3.5 million farm animals immobilised in Castilla-La Mancha after highly contagious outbreak of sheep pox

Image of a sheep's face. Credit: N-sky/Shutterstock.com

An outbreak of sheep pox has left 3.5 million farm animals immobilised in Castilla-La Mancha due to its high level of contagion.


On Tuesday, February 7, the Junta de Castilla-La Mancha activated the immobilisation protocol for all livestock in the Castilian-La Mancha provinces, except in Guadalajara. This was due to a new outbreak of sheep pox.

It is not transmitted to humans or to the milk or cheese the animals produce but is a highly contagious disease with high mortality among farm livestock.

The decision to immobilise the Junta de Castilla-La Mancha region was triggered after the detection in recent days of an outbreak in a feedlot located in the municipality of Alcazar de San Juan in Ciudad Real. This was a large farm far from the initial sources of Cuenca and their range of action.

It is suspected that the case in Ciudad Real is most probably the result of the movement of cattle from another area. This led to the immobilisation of cattle being decreed in an effort to stop the spread.

Ignacio García, the professor of Animal Health at the University of Cordoba (UCO), in statements to Efeagro, highlighted the importance of being ‘exhaustive’ with control, cleaning and disinfection measures.

This is necessary as it is a ‘persistent’ virus, capable of being alive for ‘a long time’ at room temperature. This could last even for ‘months and years if the right conditions are met’, he added.

Garcia also highlights the work carried out to eradicate the outbreaks that appeared in the province of Granada because they acted ‘very quickly and efficiently’ to achieve it. However, he does not rule out that new outbreaks appear in Andalucia, once the restriction measures have been relaxed.

According to the amounts set by the Ministry, until December, the Government of Castilla-La Mancha had paid the affected farmers in the province of Cuenca €4 million in compensation. At this time, it is also preparing an order for more compensation, intended for farmers who are going to reintroduce cattle on their farms once the ones they had have been slaughtered.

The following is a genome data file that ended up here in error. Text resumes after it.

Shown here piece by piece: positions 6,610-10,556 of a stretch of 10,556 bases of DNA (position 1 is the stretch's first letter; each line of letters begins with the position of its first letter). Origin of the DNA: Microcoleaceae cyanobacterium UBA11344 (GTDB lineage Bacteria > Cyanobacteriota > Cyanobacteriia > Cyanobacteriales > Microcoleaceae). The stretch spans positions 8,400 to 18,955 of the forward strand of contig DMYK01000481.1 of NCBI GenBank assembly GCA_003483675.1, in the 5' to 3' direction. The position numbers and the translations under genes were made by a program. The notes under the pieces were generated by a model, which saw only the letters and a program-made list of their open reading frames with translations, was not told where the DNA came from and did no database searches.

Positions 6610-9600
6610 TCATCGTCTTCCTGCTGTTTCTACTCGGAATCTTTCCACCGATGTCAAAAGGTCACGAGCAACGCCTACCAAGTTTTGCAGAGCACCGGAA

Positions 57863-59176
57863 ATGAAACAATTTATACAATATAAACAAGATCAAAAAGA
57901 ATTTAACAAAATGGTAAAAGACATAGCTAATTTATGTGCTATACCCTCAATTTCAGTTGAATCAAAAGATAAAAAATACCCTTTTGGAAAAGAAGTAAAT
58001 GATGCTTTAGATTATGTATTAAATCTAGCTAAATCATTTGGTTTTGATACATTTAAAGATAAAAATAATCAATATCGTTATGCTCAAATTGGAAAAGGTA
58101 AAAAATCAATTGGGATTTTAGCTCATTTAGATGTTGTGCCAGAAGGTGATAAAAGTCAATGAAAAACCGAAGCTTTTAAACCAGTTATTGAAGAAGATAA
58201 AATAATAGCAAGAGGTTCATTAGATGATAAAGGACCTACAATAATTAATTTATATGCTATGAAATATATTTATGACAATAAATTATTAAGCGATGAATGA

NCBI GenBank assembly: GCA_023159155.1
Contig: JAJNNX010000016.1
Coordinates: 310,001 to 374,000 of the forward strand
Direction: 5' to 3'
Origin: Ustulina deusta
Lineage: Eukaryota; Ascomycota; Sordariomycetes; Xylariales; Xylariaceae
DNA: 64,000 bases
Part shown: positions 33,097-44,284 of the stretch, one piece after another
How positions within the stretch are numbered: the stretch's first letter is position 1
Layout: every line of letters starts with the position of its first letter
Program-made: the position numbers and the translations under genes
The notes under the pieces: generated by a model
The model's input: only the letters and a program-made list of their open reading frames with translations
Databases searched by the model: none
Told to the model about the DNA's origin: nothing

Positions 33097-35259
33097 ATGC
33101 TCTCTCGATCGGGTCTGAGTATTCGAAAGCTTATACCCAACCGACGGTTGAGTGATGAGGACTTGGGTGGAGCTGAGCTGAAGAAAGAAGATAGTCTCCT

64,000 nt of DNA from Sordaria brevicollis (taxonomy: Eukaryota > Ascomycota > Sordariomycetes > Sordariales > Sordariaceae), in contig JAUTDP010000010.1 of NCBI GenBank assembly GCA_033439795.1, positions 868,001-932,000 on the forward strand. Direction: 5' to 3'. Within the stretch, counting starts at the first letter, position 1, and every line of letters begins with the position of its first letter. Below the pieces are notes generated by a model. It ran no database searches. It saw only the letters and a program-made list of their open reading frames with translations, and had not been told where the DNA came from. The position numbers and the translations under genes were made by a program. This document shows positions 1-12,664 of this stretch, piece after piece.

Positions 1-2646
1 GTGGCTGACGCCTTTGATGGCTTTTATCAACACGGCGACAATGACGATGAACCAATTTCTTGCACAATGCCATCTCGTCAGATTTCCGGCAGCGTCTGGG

The experts consulted by Efeagro are astonished because the first outbreak in Granada’s Benamaurel which was detected on September 19 and then spread to various nearby areas before jumping to Cuenca, was quickly controlled, despite being in an extensive area of cattle.

Meanwhile, the outbreaks in Cuenca ended up expanding throughout the province and were possibly the origin of this jump to Ciudad Real. This is despite the fact that in Castilla-La Mancha there are more intensive productions and biosecurity measures can be better controlled there, according to the experts.

The Spanish veterinarians did not focus on this type of smallpox since it had not appeared in the Spanish herd since 1968. They also did not deny though that there was a risk of entry because an outbreak had already been detected in Greece and Bulgaria, as well as being endemic in North Africa.

For this reason, the most possible route of entry into Spain was any movement or displacement from an affected country, since the virus resists well at room temperature, so it can be transported on clothing or other material, as reported by 20minutos.es.


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Written by

Chris King

Originally from Wales, Chris spent years on the Costa del Sol before moving to the Algarve where he is a web reporter for The Euro Weekly News covering international and Spanish national news. Got a news story you want to share? Then get in touch at editorial@euroweeklynews.com